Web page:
2. Etiquette Posters

In 2016, the New York Transit Museum opened its exhibition, Transit Etiquette or: How I Learned To Stop Spitting and Step Aside in 25 Languages at its Gallery Annex at Grand Central Terminal. The exhibition featured over 100 years of posters from around the world calling on transit riders to refrain from littering, give up a seat to the elderly, and step aside for exiting passengers, among many other transit niceties.

The show was organized by “transit etiquette sin,” starting with “Be a Space Saver” and ending with “This is Your Train, Take Care of it,” and features transit etiquette artwork from Barcelona, Brussels, Chicago, London, Madrid, Philadelphia, Rio de Janeiro, Taipei, Tokyo, and of course New York City. One of the most remarkable observations is that behind the eye-catching graphics, the message is essentially the same throughout history and across languages. It seems that a) we haven’t learned to be more polite on our commutes through the generations and b) transit transgressions aren’t limited to any particular culture or geography.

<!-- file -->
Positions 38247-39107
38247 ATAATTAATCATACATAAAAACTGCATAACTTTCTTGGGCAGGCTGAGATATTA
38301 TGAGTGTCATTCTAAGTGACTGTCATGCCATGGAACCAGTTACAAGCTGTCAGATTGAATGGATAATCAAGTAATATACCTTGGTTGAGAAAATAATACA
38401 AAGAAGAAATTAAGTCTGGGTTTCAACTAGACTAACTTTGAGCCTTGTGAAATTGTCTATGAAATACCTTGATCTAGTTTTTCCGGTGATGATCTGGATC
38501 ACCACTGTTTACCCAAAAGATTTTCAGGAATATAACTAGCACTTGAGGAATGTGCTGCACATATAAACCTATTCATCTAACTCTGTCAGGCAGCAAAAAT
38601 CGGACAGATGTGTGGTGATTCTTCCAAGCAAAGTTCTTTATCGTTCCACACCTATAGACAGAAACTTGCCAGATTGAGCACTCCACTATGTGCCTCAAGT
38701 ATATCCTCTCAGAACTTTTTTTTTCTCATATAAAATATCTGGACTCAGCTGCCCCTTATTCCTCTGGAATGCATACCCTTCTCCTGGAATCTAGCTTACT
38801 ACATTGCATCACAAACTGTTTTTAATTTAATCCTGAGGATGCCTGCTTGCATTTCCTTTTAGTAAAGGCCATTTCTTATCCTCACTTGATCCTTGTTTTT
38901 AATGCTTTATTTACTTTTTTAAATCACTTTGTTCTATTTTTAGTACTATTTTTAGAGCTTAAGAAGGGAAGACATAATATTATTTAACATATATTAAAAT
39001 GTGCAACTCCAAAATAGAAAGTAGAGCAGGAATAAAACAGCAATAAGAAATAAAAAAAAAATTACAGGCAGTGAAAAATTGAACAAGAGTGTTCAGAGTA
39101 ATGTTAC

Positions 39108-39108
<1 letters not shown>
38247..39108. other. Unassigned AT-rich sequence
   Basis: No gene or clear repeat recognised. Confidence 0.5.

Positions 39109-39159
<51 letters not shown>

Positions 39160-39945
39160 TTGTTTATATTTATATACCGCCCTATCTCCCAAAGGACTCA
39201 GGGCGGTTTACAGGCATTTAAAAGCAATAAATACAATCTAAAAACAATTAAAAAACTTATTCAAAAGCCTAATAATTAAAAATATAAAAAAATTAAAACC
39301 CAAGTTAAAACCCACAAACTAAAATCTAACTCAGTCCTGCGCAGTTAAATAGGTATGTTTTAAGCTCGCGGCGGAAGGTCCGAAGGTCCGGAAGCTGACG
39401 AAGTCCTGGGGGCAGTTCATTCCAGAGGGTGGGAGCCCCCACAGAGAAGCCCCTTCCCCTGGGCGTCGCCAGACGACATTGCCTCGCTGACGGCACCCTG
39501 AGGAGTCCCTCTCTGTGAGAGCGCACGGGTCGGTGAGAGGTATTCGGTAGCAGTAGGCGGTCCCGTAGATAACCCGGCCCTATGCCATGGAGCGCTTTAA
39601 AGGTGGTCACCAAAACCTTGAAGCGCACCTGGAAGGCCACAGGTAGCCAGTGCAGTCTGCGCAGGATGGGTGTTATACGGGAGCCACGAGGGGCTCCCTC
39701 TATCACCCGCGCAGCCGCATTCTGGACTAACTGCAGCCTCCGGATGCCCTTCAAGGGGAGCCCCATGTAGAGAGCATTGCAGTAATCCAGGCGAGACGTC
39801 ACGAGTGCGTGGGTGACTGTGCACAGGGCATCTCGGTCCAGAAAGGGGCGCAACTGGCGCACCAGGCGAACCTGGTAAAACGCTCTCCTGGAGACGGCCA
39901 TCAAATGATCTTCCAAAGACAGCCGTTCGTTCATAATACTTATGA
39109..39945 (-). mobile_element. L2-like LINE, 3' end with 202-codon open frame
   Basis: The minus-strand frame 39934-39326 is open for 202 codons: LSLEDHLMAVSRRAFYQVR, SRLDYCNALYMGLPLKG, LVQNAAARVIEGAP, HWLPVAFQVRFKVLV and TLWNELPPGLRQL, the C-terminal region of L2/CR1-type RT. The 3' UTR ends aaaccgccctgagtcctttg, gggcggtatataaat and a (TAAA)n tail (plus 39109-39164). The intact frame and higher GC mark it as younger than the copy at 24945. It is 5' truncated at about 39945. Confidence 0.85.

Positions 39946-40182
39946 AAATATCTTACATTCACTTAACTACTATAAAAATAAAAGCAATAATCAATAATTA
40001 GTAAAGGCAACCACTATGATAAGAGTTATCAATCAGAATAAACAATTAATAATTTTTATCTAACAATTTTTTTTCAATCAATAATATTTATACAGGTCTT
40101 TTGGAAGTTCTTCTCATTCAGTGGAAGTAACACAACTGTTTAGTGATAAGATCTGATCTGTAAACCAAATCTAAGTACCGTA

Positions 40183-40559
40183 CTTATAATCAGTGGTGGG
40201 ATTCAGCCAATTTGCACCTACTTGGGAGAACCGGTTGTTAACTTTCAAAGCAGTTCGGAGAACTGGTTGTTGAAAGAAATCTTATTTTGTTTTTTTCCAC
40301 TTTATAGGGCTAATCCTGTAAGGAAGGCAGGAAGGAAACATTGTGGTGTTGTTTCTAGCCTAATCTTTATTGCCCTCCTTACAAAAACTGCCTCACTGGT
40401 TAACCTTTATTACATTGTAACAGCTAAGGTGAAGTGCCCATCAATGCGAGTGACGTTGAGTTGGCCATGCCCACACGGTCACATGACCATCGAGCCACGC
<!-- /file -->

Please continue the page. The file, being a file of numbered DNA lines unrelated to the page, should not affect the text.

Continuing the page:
But there are some signs of the times. Early commuters weren’t used to being confined in small places underground. So smoking and spitting were big problems

Today, riders of the New York City subway will see signs forbidding the use of hoverboards on the system, a gadget that was certainly not around half a century ago. But Todd Gilbert, the New York Transit Museum’s registrar, thinks there are more than a few parallels between the classic work of Jones and the MTA’s “Courtesy Counts” transit etiquette campaign. And if media coverage and internet chatter are any measure, “Courtesy Counts” has been a huge success. If the messages seem redundant (no noise, no litter, no space hogging, no door-blocking), well, that’s the point. Transit etiquette, and the lack thereof, is a universal language.